The Welfare State


The welfare state was introduced on the basis that a benign state would look after you from cradle to grave.

There is no doubt that having sold this to the nation in the guise of a ‘National Insurance’ scheme, that the first beneficiaries, those who paid nothing into the ‘National Insurance’ but received benefits were the first and only beneficiaries of the Welfare State.

NI works very much like a Ponzi scheme in that it is future investors that pay for the benefits of the current beneficiaries.

This starts to unravel when the beneficiaries start to outstrip those paying in, as the baby boom bulge surges through the demographic. This is made even worse when the baby boomers are fit and well and are outliving the actuarial estimates.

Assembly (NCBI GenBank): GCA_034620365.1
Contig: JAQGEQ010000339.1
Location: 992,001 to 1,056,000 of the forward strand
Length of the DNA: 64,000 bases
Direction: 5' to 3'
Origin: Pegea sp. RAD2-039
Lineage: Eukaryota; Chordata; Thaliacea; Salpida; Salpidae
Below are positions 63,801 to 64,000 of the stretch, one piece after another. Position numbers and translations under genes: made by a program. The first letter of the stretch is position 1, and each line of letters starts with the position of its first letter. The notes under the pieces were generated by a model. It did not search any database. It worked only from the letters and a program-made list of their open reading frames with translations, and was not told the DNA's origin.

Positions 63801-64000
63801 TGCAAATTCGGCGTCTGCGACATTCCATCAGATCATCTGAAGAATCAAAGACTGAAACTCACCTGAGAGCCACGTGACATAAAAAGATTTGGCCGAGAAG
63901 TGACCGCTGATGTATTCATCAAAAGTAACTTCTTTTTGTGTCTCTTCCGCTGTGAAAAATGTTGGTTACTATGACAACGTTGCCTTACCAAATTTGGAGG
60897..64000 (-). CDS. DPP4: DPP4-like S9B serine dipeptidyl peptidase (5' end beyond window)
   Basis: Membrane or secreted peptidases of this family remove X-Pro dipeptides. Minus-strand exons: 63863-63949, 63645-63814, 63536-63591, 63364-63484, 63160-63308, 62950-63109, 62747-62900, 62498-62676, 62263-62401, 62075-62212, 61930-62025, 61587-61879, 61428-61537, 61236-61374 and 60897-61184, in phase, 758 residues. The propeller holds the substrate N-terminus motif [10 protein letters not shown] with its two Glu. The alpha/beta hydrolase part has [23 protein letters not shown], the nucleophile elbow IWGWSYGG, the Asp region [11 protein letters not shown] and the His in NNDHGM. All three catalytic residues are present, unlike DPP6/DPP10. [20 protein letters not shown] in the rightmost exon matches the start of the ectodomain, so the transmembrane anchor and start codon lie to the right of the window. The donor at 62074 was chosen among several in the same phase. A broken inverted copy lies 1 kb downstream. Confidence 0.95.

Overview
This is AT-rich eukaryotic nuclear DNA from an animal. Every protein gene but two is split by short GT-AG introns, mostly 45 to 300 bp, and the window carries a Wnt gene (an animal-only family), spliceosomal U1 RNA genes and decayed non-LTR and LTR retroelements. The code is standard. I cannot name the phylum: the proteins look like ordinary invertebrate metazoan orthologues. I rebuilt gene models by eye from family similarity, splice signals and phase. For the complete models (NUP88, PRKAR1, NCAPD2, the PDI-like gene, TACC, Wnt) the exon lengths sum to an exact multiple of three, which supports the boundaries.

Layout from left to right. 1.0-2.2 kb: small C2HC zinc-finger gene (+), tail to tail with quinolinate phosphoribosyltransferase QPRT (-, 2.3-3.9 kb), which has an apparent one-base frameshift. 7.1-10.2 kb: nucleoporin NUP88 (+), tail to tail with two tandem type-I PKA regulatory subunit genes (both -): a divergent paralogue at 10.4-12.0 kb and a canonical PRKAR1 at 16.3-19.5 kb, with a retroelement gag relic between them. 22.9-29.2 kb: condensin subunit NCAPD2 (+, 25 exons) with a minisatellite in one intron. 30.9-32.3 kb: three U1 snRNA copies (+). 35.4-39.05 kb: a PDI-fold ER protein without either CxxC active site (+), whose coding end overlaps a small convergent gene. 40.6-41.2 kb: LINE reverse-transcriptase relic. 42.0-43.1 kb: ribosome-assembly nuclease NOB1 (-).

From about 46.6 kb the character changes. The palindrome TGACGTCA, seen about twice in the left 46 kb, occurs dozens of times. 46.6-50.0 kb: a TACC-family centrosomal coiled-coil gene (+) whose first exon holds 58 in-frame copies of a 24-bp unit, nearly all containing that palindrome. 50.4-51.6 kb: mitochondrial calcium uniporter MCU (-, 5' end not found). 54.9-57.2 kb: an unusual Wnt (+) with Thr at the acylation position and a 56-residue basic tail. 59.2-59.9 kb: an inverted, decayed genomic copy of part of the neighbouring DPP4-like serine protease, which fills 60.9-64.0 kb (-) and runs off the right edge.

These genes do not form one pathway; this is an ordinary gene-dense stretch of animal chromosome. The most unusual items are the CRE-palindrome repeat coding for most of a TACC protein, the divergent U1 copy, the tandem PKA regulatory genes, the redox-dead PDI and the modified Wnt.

If the National Insurance Scheme is not to eventually collapse, it must ensure that along with other insurance providers that it conforms to ‘Insolvency II’, that means the state must divest itself of assets to fill the hole or put up premiums (NI payments) to ensure that it can meet its liabilities.

Insolvency II is already driving Insurance companies out of the UK/EU because of the enhanced capital adequacy rules.

The Welfare State is an unsustainable undertaking. Continual borrowing from unborn generations is not the answer.

What the answer is we have no clear idea at present, but to ignore the fact that the scheme will eventually collapse is wrong.


The Welfare State (pdf)

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